My own memories of eighth grade are so vivid that I’m pretty sure—until I glance into a mirror and see the telltale wrinkles around my eyes and the absence of orthodontic hardware—that it all happened a few days ago, at most.
By eighth grade, I was blessed to have a solid group of friends with whom, I didn’t realize then, I would remain close to this day. Many are members of this site (and I love you guys for all the support over the years).
Eighth grade was our last year of middle school. No one had ever heard of iPods or Uggs or Kanye, but skinny jeans were hugely popular back then, just as they are now. So were clogs, and little leather pouch purses in which we carried our Bonnie Bell flavored Lip Smackers. Everyone feathered his or her hair—everyone—and carried a comb for emergency re-feathering, conspicuously protruding from the back pocket of those ubiquitous straight-legs.
We read The Pigman and The Diary of Anne Frank in English class; we smuggled our mothers’ Jacqueline Susann novels to slumber parties with the dirty pages folded down. We watched Three’s Company and Happy Days on TV on weeknights after we finished our homework, and while the shows themselves were considered racy, we were far more mortified when Kotex commercials came on if our parents were in the room.
The movie Grease was new in theaters, and I personally saw it eight or nine times, memorizing all the lyrics. I imagined that I was Olivia Newton John’s Sandy, in love with a bad boy who had John Travolta’s dimples and dancing skills.
Back then, Friday and Saturday nights were usually spent babysitting; Sundays were spent at mass and visiting family. Saturday afternoons, though, were ours. I usually spent them with my best-friend-since-kindergarten Suzanne, walking all the way up Central to go shopping at the local plaza with precious dollars we’d earned babysitting. Top of my shopping list: the latest Judy Blume book from the Book Nook or a new vinyl 45 at Record Giant from Styx or Peter Frampton or, of course, the Bee Gees. Before heading back down Central, we’d eat burgers and French fried onions in a booth at the Your Host, feeding quarters into the tabletop jukebox.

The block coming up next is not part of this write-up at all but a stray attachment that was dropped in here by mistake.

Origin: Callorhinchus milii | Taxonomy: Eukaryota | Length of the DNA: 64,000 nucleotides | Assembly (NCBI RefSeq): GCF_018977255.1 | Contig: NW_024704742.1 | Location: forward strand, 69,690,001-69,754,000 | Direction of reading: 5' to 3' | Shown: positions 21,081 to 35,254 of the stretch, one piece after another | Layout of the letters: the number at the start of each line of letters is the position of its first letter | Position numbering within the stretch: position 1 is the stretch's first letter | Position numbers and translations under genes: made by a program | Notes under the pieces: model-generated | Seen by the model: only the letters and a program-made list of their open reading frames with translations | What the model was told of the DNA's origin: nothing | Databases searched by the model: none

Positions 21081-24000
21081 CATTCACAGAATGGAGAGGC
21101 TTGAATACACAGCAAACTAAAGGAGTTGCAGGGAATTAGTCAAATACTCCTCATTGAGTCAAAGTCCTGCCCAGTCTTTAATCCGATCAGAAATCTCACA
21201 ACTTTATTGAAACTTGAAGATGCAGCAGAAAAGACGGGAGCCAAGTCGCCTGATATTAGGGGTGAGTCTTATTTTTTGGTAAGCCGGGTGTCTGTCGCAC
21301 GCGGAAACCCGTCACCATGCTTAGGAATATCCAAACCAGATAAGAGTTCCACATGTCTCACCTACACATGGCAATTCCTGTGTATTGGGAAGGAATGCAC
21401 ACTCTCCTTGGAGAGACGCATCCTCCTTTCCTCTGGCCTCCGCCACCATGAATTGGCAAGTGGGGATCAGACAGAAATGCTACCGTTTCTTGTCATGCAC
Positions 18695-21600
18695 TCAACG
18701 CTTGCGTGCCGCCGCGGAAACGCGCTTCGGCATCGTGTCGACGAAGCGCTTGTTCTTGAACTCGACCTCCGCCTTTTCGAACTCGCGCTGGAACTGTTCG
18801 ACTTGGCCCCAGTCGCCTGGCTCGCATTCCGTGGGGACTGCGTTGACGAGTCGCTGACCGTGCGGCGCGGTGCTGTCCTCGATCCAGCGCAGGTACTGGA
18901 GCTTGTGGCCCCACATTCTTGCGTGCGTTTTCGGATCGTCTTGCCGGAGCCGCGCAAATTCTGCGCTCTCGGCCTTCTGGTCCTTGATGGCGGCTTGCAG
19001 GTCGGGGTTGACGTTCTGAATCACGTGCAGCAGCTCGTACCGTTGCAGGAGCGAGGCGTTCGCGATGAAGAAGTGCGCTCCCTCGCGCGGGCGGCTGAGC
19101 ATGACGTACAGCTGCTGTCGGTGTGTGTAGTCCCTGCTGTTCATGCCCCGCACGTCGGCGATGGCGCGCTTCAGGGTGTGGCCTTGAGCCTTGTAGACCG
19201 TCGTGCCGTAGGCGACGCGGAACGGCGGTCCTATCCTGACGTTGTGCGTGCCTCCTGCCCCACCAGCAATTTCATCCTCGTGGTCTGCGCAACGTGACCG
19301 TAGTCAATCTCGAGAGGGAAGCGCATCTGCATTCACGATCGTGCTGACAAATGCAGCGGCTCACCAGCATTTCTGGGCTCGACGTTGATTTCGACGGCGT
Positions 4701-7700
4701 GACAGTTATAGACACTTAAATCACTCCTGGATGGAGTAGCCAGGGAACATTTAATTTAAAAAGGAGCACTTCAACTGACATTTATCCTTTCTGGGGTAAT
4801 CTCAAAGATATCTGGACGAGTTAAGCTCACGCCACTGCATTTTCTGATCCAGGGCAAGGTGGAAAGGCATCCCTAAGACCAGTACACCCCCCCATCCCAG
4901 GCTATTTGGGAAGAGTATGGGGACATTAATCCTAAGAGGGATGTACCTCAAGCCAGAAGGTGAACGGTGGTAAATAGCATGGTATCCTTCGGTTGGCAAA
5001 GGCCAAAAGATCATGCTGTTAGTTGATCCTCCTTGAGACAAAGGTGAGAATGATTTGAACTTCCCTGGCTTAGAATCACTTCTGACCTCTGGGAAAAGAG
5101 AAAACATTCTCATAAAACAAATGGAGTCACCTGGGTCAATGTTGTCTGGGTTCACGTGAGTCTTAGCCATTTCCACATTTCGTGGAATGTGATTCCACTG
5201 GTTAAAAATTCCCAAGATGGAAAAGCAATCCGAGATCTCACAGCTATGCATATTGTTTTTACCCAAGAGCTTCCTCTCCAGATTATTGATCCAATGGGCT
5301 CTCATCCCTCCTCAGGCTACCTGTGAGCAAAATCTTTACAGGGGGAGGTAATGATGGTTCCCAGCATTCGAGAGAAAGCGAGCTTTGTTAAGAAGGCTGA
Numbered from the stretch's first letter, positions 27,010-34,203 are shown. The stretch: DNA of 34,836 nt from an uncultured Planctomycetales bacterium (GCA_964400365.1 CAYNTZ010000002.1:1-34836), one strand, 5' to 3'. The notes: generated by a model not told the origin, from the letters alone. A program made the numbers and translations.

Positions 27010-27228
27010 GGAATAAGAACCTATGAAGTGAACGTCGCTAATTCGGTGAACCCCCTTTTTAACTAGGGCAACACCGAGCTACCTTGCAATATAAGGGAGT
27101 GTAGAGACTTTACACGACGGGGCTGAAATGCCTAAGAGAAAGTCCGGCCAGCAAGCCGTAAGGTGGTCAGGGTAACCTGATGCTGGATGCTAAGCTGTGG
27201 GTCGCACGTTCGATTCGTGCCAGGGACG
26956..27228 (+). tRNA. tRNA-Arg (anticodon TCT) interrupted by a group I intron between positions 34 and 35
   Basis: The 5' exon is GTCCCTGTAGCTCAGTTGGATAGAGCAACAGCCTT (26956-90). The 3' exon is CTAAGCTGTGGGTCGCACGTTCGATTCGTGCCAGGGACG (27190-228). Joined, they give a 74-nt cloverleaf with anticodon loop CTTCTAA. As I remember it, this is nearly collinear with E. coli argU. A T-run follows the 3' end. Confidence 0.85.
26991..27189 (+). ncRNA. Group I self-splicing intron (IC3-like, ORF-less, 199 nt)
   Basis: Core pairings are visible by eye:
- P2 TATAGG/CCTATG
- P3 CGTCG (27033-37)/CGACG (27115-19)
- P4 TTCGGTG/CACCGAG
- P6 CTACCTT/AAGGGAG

Where did the years go? How did this eighth grader turn into a mom who has been informed repeatedly, lately, that I am not only not cool, but that it’s to my detriment to imagine or suggest that I might be cool to anyone who is in eighth grade and thus, genuinely cool. Or hip. Or whatever it is they call it now.
Yesterday, I visited my older son’s middle school, where I conducted writing workshops with four different groups of eighth graders. With my own middle school experience fresh in my mind--and all those media stories about the deterioration of our children thanks to the Internet and divorce and various other issues-du-jour--I was prepared for discipline problems, for eye rolling, for sullen stares, and lack of participation.
Instead, I got rapt attention, eagerly raised hands, creative responses, smiles, respect. My son smiled and not only admitted that he is my offspring, but actually let me touch his shoulder in front of his friends. His friends were glad to acknowledge not only that they know me but that they like books and authors and school and learning.
I came home buoyed by the experience and just had to share.
This wasn’t the first time I’ve come into contact with the contemporary 13 year-old—not by a long shot. We frequently have a houseful of boys here (usually hungry boys) and I’m always impressed by how articulate, respectful, and bright my son’s friends are. Yesterday, I learned that they aren’t the exception.
Our middle school is filled with kids who aren’t afraid to speak up, to be creative, to share their thoughts and feelings. Kids who know the difference between foreshadowing and red herrings and will volunteer the information when asked in front of the class. Kids who are far more savvy than I was at their age—and, in some ways, far more savvy than I am at my age.
At the end of one class, a boy came up to me and said, “Thank you so much for boosting my confidence in myself.”
I wish I had thought to thank him—thank all of them—for boosting MY confidence. Not just in myself, but in my kids, and their generation, and our collective future.